Baby Black Rhino Born at Michigan Zoo on Christmas Eve
by Katherine J. Wu/Smithsonianmag.com
The world now has one more black rhinoceros (Diceros bicornis). Born to 12-year-old mother Doppsee, a yet-to-be-named male calf was delivered as an “early holiday gift” at the Potter Park Zoo in Michigan on Christmas Eve, reports Derrick Bryson Taylor for the New York Times.
The birth marks a momentous first for the zoo, which has never before delivered a captive black rhino. The animals are “statistically and historically very hard to breed,” Pat Fountain, an animal care supervisor at the zoo, tells Taylor. In anticipation of the event, the zoo set up a video feed to broadcast the arrival of the calf, who tumbled into the world at 5:40 a.m. local time on Tuesday.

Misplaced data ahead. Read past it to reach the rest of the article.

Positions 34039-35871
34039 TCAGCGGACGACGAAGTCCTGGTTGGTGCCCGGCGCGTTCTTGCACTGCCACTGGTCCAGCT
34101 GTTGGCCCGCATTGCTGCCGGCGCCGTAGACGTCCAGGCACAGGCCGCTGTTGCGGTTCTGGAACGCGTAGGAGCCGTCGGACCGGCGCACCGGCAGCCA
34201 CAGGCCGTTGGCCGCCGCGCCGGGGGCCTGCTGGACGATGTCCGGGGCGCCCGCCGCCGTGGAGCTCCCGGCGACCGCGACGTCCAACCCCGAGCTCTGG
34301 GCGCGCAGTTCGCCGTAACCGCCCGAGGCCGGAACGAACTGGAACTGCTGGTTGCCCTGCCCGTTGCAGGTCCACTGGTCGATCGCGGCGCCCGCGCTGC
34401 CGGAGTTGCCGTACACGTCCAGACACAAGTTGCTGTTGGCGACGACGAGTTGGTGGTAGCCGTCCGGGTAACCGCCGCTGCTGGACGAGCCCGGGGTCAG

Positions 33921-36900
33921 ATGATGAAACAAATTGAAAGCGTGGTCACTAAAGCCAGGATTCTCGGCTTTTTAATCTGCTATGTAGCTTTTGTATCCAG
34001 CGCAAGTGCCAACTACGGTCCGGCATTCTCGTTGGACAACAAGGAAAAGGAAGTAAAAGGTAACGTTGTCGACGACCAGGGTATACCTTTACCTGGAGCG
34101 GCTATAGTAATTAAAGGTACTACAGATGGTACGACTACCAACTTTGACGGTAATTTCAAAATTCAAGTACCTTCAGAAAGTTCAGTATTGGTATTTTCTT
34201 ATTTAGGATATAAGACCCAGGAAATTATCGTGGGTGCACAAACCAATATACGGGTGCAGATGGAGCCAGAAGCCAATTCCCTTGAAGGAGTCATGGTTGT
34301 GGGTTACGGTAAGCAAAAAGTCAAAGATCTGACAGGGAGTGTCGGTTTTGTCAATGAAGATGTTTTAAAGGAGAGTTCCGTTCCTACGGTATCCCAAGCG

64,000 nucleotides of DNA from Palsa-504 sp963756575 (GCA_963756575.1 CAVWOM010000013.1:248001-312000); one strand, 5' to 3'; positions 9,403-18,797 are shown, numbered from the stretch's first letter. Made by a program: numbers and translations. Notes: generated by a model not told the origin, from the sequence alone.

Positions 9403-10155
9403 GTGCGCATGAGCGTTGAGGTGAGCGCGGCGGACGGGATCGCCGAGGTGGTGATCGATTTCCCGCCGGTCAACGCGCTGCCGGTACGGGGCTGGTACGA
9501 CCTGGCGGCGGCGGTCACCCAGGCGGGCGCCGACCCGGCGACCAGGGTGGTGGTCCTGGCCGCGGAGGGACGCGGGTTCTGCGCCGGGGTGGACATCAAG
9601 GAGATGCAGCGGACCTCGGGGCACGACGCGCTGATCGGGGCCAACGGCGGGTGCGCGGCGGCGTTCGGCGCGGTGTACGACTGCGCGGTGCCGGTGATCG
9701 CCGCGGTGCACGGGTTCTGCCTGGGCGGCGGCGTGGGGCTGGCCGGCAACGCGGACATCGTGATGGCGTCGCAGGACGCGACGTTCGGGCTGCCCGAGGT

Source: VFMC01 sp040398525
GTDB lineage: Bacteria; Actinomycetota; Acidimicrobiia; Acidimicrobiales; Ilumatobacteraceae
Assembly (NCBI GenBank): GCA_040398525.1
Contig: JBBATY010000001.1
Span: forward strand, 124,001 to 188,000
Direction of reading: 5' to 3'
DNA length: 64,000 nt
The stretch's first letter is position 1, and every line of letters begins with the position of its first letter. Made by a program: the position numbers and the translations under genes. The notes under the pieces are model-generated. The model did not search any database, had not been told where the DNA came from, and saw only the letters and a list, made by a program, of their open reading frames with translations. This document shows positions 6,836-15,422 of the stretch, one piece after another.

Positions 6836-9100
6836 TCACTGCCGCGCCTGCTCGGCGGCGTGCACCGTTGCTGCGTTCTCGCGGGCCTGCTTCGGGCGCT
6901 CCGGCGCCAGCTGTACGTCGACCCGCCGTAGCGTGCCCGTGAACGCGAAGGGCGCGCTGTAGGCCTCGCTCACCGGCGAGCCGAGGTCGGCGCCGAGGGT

Just over 5,000 black rhinos remain in the wild—an improvement compared to the population’s all-time low from about 20 years ago, when numbers dipped below 2,500. But tens to hundreds of thousands of black rhinos roamed the plains and savannas of Africa prior to 1960, according to the World Wildlife Fund. Continued habitat loss, poaching and black market trafficking of the animals’ highly prized horns have since kept the species on the critically endangered list.